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If you have a collection of silver Kennedy half dollars that you’re no longer interested in keeping, now is the perfect time to sell. These coins, minted in 1964 contain 90% silver.
One of the benefits of selling your silver Kennedy half dollars is the current high demand for silver. With economic uncertainty and inflation concerns on the rise, many investors are turning to precious metals as a safe haven for their wealth. This increased demand for silver has resulted in higher prices, which means you may be able to earn a good return on your investment by selling your 1964 Kennedy half dollars now.
Another benefit of selling your silver Kennedy half dollars is the ease and convenience of the process. There are numerous coin dealers and precious metal brokers in the Chicago area who would be happy to take a look at your collection and make you an offer. Plus, with the current high demand for silver, you may be able to find a buyer quickly and easily.
Selling your silver Kennedy half dollars can also be a great way to diversify your portfolio. If you’re already invested in other types of precious metals, adding silver coins to your collection can help spread your risk and provide additional protection against inflation and economic instability.
So if you’re looking to sell your silver Kennedy half dollars in the Chicago area, now is the time to do it. With high demand for silver, easy and convenient selling processes, diversification benefits, and the opportunity for a fun and rewarding experience, there’s no reason not to cash in on your collection.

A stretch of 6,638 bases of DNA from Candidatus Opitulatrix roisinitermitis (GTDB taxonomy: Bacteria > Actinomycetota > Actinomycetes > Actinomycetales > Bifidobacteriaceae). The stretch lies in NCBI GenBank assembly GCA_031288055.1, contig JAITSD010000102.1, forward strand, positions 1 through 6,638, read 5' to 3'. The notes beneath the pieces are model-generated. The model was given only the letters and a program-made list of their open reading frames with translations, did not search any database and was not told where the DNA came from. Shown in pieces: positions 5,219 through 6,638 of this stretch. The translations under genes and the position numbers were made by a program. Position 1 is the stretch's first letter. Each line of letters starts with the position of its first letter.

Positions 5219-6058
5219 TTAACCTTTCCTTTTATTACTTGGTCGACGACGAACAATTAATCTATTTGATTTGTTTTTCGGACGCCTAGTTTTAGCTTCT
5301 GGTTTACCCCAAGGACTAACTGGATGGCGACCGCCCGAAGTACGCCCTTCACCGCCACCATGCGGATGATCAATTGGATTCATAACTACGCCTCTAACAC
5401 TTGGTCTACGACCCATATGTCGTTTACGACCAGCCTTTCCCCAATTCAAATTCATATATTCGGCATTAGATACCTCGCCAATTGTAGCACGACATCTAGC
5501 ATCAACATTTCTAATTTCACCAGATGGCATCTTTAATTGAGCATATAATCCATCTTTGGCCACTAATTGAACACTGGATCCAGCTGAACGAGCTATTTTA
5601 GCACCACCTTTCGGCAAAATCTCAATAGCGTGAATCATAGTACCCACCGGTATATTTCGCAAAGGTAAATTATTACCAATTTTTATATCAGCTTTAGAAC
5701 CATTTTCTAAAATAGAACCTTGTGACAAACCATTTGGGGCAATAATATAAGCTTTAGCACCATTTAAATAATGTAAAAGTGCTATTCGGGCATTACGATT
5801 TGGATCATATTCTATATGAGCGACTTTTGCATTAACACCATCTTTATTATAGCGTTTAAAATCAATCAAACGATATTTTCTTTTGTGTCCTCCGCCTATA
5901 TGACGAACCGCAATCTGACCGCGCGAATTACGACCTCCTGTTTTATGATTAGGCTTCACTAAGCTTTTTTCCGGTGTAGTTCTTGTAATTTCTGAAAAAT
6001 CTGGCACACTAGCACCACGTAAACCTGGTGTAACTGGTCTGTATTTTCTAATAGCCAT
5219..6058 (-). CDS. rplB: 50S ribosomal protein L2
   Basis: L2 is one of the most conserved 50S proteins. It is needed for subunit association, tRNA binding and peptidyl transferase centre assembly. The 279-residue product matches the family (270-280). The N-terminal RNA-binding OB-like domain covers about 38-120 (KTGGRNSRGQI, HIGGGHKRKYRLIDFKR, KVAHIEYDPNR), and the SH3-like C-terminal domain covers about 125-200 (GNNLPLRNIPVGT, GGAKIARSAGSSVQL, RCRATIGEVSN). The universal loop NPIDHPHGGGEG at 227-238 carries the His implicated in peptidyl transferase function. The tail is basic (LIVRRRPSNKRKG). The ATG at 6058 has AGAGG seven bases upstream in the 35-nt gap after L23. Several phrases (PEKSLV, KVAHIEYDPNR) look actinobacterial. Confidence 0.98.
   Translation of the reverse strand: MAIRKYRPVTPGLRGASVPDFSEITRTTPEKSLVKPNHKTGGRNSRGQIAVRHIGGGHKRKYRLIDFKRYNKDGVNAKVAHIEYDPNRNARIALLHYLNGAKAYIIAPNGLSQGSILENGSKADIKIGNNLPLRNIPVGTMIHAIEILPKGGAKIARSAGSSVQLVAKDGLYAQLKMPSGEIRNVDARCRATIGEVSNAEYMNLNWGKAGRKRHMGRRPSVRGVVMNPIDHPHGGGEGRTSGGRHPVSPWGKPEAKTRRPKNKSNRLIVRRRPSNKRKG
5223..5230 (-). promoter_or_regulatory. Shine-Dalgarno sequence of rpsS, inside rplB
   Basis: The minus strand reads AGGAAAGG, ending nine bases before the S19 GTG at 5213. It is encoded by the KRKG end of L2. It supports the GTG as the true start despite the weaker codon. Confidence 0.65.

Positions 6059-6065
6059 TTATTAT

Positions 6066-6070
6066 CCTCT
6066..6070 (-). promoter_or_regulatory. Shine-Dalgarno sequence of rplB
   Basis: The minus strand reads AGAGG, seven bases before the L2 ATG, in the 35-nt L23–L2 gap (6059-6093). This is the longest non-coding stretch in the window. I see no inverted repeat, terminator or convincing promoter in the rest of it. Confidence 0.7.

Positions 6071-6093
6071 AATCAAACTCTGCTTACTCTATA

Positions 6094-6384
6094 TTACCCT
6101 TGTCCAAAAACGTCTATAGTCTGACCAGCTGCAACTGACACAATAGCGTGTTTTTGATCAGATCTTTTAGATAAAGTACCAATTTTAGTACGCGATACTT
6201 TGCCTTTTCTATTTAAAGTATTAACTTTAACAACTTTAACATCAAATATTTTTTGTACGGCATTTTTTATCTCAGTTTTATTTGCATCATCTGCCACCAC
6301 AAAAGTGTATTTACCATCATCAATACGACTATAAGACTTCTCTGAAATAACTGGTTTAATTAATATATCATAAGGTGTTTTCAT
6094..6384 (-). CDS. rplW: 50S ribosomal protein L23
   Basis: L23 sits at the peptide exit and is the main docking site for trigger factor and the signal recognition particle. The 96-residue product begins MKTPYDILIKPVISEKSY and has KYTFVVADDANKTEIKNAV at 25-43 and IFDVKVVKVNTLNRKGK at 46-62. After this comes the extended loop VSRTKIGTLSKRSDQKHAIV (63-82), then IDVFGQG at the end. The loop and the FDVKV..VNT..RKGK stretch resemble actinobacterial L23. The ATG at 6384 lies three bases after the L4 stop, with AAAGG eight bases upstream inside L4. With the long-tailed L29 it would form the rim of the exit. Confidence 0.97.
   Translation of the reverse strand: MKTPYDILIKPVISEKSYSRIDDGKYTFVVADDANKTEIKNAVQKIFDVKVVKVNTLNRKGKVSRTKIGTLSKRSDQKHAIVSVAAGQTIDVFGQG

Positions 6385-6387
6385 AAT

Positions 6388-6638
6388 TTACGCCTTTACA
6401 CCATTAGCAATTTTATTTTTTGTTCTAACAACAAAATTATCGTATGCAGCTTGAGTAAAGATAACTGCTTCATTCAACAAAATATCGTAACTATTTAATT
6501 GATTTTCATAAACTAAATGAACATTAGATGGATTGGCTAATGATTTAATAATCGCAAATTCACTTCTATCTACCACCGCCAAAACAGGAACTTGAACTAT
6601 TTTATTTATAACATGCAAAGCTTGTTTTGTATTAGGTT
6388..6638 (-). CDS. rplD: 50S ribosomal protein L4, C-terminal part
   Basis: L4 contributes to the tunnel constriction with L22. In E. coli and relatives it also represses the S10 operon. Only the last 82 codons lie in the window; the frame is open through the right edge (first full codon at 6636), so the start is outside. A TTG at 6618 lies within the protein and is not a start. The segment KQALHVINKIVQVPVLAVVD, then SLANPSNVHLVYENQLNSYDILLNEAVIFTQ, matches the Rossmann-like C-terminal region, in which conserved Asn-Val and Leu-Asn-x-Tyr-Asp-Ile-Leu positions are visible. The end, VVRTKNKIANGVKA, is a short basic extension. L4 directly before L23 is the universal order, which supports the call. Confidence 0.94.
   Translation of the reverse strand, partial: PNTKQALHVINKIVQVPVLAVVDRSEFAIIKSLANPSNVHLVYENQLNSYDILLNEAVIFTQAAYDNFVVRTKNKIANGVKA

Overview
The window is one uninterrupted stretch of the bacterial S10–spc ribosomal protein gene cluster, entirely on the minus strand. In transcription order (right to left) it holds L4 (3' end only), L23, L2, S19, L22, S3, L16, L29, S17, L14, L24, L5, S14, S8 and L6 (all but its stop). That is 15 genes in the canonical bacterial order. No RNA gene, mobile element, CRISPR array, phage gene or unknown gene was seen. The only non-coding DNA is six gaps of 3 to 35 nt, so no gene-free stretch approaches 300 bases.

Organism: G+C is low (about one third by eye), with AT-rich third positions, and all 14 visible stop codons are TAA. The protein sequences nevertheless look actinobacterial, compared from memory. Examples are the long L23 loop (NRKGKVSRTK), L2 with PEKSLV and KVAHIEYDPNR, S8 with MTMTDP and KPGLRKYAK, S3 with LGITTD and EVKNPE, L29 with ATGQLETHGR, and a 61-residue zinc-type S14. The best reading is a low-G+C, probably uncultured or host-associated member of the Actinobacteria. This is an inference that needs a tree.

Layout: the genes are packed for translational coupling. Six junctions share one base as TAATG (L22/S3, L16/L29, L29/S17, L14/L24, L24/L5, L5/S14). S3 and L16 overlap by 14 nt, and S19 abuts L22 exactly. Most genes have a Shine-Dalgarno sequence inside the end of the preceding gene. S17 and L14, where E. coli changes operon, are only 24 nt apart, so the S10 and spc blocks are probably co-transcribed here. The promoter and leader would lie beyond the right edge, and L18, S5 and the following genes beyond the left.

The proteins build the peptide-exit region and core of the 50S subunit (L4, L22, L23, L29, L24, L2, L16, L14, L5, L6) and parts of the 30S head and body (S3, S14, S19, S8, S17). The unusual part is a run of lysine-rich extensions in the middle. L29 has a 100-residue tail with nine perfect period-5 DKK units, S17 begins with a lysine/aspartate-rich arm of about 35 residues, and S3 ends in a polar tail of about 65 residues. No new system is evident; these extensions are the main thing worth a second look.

The Kennedy half dollar, first minted in 1964, is a fifty-cent coin currently issued by the United States Mint. Intended as a memorial to the assassinated 35th president of the United States John F. Kennedy, it was authorized by Congress just over a month after his death. Use of existing works by Mint sculptors Gilroy Roberts and Frank Gasparro allowed dies to be prepared quickly, and striking of the new coins began in January 1964.
The silver coins were hoarded upon their release in March 1964 by collectors and those interested in a memento of the late president. Although the Mint greatly increased production, the denomination was seldom seen in circulation. Continued rises in the price of silver increased the hoarding—many early Kennedy half dollars have been melted for their silver content. Starting with 1965-dated pieces, the percentage of fine silver was reduced from 90% to 40% (silver clad), but even with this change the coin saw little circulation.
In 1971, silver was eliminated entirely from the coins and production increased, but the half dollar still saw only a minor increase in usage. A special design for the reverse of the half dollar was issued for the United States Bicentennial and was struck in 1975 and 1976. In addition to business strikes, special collector coins were struck for the Bicentennial in silver clad; silver proof sets in which the dime, quarter and half dollar were struck in 90% silver were first minted in 1992. In 2014, a special 50th anniversary edition of the Kennedy half dollar was also struck in 99.99% gold.
Even though ample supplies of circulating half dollars are readily available from most banks, their circulation is still limited. Production of Kennedy half dollars for general circulation ended in 2001, and from 2002 to 2020, Kennedy half dollars were struck to satisfy the demand from collectors, sold at a premium through the Mint. In 2021, Kennedy half dollars began again to be produced for general circulation.